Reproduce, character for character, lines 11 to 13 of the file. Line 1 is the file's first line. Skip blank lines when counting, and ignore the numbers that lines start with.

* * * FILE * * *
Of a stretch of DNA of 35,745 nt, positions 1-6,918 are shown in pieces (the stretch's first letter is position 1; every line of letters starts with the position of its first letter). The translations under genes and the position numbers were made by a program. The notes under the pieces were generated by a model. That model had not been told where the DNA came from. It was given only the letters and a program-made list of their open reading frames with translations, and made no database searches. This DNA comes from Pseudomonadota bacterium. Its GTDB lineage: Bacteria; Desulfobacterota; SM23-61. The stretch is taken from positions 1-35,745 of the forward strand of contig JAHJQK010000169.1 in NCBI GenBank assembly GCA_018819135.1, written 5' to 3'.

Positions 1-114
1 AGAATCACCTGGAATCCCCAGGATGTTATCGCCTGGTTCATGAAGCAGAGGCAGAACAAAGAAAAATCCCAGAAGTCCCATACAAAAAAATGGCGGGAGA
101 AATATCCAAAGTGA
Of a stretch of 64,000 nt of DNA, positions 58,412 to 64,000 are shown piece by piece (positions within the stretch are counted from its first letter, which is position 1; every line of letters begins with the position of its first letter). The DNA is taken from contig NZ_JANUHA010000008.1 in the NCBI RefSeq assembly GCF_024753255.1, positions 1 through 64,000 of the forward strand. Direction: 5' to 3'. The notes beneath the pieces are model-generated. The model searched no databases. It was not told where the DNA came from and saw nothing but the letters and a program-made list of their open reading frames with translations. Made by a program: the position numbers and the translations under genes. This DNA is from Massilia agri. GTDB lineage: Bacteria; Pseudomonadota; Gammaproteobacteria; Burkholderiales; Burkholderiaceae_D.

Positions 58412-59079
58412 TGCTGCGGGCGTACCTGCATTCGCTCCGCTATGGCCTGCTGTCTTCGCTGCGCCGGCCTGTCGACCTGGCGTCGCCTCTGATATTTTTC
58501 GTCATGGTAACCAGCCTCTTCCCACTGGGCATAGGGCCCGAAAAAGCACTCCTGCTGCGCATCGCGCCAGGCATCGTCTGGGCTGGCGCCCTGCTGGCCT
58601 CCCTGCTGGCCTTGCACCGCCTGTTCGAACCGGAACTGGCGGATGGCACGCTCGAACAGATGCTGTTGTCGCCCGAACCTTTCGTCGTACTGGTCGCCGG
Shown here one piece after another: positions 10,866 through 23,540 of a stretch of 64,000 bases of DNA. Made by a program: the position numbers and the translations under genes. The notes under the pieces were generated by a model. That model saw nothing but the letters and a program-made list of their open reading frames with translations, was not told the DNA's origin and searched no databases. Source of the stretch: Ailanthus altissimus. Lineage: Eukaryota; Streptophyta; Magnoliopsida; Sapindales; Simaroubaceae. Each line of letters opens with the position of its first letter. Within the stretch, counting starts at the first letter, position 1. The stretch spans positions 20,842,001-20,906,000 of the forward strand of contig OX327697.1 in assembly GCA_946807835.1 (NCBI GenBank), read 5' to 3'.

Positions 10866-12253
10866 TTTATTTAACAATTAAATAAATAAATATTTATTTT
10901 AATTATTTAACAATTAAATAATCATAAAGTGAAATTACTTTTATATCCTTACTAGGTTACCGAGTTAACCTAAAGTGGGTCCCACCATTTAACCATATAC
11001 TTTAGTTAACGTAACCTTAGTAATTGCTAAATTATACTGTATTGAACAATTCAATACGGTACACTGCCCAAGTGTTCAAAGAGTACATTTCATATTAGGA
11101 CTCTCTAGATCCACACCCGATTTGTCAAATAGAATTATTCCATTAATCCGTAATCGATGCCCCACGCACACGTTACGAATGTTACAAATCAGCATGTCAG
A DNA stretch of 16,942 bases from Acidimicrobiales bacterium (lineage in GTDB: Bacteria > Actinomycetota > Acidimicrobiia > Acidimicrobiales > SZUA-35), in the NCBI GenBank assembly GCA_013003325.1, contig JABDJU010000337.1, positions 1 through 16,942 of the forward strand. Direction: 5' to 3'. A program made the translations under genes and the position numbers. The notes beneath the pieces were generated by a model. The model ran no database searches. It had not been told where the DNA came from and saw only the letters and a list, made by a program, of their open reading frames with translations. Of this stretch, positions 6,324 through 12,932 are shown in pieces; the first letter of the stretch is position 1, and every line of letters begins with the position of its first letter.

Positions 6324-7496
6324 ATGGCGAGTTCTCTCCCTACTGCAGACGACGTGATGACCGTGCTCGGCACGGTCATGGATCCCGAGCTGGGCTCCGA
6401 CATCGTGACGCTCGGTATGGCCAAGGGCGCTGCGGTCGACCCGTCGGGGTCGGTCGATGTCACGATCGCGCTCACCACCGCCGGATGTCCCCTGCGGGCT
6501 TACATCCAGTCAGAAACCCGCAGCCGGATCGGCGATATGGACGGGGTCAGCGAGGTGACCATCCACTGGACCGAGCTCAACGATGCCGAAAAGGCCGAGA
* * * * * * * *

Positions 10866-12253
10866 TTTATTTAACAATTAAATAAATAAATATTTATTTT
10901 AATTATTTAACAATTAAATAATCATAAAGTGAAATTACTTTTATATCCTTACTAGGTTACCGAGTTAACCTAAAGTGGGTCCCACCATTTAACCATATAC